Lebanese have talent to star on the Disney stage

Dave Hadfield in Florida says a new rugby league nation can upset their hosts

It might run the risk of being tagged a Mickey Mouse competition - and we might as well get that one out of the way in the first paragraph - but the USA and Lebanon will be playing it for real at Walt Disney World later today. The winners of this bizarrely situated final elimination game in Florida will take the 16th and last place in next year's Lincoln Financial Group Rugby League World Cup in Britain, Ireland and France.

It might run the risk of being tagged a Mickey Mouse competition - and we might as well get that one out of the way in the first paragraph - but the USA and Lebanon will be playing it for real at Walt Disney World later today. The winners of this bizarrely situated final elimination game in Florida will take the 16th and last place in next year's Lincoln Financial Group Rugby League World Cup in Britain, Ireland and France.

The Yanks and the Cedars sound unlikely contenders to make up the numbers in the game's biggest ever tournament, but both are deadly serious about their prospects. St Helens' combative forward Vila Matautia has turned his back on his Western Samoan roots to use his grandmother's Hawaiian birthright to play for the States. "I want to be part of something where I could bring some experience and knowledge. The guys here are like sponges; they love the game so much and just want to soak up as much of it as they can," Matautia said.

Apart from him, his fellow British-based Super League players Joe Faimalo and Julian O'Neill, and captain and scrum-half, David Niu, who have experience in Australia, the Americans consist of relative novices from their modest domestic competition. "But there are players here who you could put into Super League," said Matautia. "There is a huge amount of talent, it just needs steering in the right direction. If the game ever catches on here, look out Britain and Australia."

One of the Americans' potential match-winners is their speedy centre from Arizona, Loren Broussard, who has scored a hat-trick in both of the wins, over Canada and Japan, that brought them to this stage and who has ambitions to earn a contract with a British club.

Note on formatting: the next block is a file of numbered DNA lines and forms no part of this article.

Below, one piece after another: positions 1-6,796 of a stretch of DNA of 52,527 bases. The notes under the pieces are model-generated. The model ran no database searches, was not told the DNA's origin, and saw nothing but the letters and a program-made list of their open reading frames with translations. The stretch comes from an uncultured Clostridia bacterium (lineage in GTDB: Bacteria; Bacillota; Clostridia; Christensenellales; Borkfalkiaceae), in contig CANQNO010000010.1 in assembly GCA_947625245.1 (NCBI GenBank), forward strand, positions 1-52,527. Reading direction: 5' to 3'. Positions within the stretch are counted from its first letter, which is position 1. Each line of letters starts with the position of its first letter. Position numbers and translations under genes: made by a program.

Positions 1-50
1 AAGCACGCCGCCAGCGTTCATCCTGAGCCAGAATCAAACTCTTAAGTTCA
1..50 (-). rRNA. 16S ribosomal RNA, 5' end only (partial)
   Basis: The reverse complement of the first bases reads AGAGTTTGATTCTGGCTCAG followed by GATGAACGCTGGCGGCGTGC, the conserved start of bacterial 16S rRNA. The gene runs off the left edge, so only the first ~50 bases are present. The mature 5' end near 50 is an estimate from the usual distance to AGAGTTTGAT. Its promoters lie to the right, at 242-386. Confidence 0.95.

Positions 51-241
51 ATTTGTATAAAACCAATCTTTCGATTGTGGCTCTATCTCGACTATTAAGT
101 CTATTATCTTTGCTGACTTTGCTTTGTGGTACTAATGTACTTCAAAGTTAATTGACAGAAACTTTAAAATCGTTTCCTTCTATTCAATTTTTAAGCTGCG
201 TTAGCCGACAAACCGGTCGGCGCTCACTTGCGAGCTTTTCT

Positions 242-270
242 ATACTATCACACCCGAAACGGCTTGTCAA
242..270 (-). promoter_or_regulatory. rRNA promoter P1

But both he and the hard heads from the British game will find Lebanon a vastly different proposition. That country's rugby league credentials might have been a well-kept secret, but the number of Lebanese players performing at various levels in Australia ensures that they have a highly competent side.

They got to Florida by beating Morocco and Italy, who were so confident of reaching the final that they were booked to travel here already and have come to Orlando regardless. The Lebanese star, Hazem El Masri, is a regular scorer for the Canterbury Bulldogs in the National Rugby League and treats his games for his motherland as though they are at least as important. "The first time I heard about something like this, I thought it was a bit of a joke, but these guys are really serious about what they're doing," he said. "We're here for business - to qualify for the World Cup. When we do that, we'll get the respect we deserve."

Steve Ghosn, once a first-grade coach with Western Suburbs in Sydney and now in charge of Lebanon, believes that respect is on its way. "They've no hope," he says of their hosts. "It's been a long flight here from the qualifying competition in the South of France, but our players' attitude has been great. If they play like they've trained, they'll be hard to beat."

The gridiron pitch at Disney's Wide World of Sports has been specially widened for a game that will be controlled by Britain's leading referee, Stuart Cummings, assisted by his director of referees, Greg McCallum, who will run the line and also be miked up to explain the rules to a largely bemused American audience. "Rules?" shouted one during a lead-up match this week. "There are no rules."

Or, as Matautia puts it: "They see us belting the crap out of each other without any helmets or padding and they think it's an absolutely crazy sport."

That could also be the key to the outcome. If Matautia and the trained destroyers from the full-time professional ranks can get to El Masri and the Lebanese midfield, America could go through, which would suit Lincoln, the American-based sponsors of the 2000 World Cup.

If not, the Lebanese have the ability to cause some mayhem. It will then resemble not a Disney cartoon but one from the stable of the opposition - Tom and Jerry.

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